Vacuum Technology and X-Ray Generation  Laboratory

Located in Fulton 213 this lab has facilities to produce and work with vacuum technology up to 10-9 Torr. The equipment includes roughing mechanical pumps, ion pumps, turbo pumps, glass vacuum chambers, steel vacuum chambers with programmable ramp-heating capabilities, Residual Gas Analyzer-RGA200, and a variety of pressure gauges, ion guns, and radiation detectors and other measurement equipment. Total area is 561 sq ft.

Nanotechnology, Nuclear Forensics and Radiochemistry Laboratory

The Radiochemistry and Nanotechnology Laboratory is located in Fulton 218 and houses a fume hood with wet chemistry capabilities, a two seat glove box, chemical waste disposal, safes for radioactive materials, UV-Vis Spectrophotometer, analytical balance, centrifuges, vacuum filtration and drying system, furnace, stereo microscope, ultrasonicators,  with a total area of 466 sq. ft.

Nuclear Materials Laboratory

The Nuclear Engineering department is home to two laboratories with specialized equipment for characterizing the effects of radiation on solids at the atomic and microscopic scales. Equipment available includes a Confocal Raman Microscope, a Positron Annihilation Lifetime Spectrometer, a Modulated Photothermal Radiometer, a Three-Omega system configured for thermal diffusivity measurements and a Four-Terminal Resistivity Station. The facilities of the campus Materials Research Center are also available for nuclear materials related research. These facilities include state-of-the-art Scanning and Transmission Electron Microscopes, X-ray Diffractometers, a Nanoindenter, Atomic Force Microscope and X-Ray Photoelectron Spectrometer among other tools. Ample opportunities exist for Nuclear Engineering students to collaborate with students and researchers in the campus Materials Science and Engineering Department.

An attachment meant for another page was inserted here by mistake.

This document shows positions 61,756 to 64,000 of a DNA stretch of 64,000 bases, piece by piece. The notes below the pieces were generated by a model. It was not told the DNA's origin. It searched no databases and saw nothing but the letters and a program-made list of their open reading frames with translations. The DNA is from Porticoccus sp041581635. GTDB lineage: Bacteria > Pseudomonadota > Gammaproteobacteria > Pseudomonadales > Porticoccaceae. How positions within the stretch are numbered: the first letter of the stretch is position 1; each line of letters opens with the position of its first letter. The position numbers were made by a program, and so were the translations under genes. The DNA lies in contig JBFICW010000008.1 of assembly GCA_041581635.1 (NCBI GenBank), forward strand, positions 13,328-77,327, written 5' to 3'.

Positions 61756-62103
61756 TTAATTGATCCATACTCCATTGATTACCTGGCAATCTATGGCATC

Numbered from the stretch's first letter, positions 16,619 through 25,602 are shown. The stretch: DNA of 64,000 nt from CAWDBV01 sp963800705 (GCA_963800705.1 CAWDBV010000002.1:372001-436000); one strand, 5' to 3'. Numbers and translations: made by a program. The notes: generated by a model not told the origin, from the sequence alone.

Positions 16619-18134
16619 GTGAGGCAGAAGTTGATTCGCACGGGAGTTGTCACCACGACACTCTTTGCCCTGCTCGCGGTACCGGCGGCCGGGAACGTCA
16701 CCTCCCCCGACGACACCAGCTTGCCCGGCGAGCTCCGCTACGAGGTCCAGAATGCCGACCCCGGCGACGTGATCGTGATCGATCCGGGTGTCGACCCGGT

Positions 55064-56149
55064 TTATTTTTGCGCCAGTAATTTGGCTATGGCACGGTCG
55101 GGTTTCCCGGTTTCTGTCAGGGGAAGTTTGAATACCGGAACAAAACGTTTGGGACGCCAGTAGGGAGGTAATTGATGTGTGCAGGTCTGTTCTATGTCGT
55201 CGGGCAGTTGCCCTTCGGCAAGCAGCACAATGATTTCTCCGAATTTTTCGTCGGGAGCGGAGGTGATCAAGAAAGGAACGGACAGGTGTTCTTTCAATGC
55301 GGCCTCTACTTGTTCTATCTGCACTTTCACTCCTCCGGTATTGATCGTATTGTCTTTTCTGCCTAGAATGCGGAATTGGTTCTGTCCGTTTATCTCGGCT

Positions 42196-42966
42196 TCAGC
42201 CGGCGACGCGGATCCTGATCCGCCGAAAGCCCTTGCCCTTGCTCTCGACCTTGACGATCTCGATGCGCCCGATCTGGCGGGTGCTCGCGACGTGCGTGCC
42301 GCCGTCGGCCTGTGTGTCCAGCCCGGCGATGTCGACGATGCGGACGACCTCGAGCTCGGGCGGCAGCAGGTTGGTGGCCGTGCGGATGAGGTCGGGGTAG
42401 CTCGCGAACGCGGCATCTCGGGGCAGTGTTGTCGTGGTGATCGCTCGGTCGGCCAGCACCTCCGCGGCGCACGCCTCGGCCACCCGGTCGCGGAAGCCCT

Radiation Measurements and Spectroscopy Laboratory

The Nuclear Engineering department is home to two laboratories with specialized equipment for characterizing the effects of radiation on solids at the atomic and microscopic scales. Equipment available includes a Confocal Raman Microscope, a Positron Annihilation Lifetime Spectrometer, a Modulated Photothermal Radiometer, a Three-Omega system configured for thermal diffusivity measurements and a Four-Terminal Resistivity Station. The facilities of the campus Materials Research Center are also available for nuclear materials related research. These facilities include state-of-the-art Scanning and Transmission Electron Microscopes, X-ray Diffractometers, a Nanoindenter, Atomic Force Microscope and X-Ray Photoelectron Spectrometer among other tools. Ample opportunities exist for Nuclear Engineering students to collaborate with students and researchers in the campus Materials Science and Engineering Department.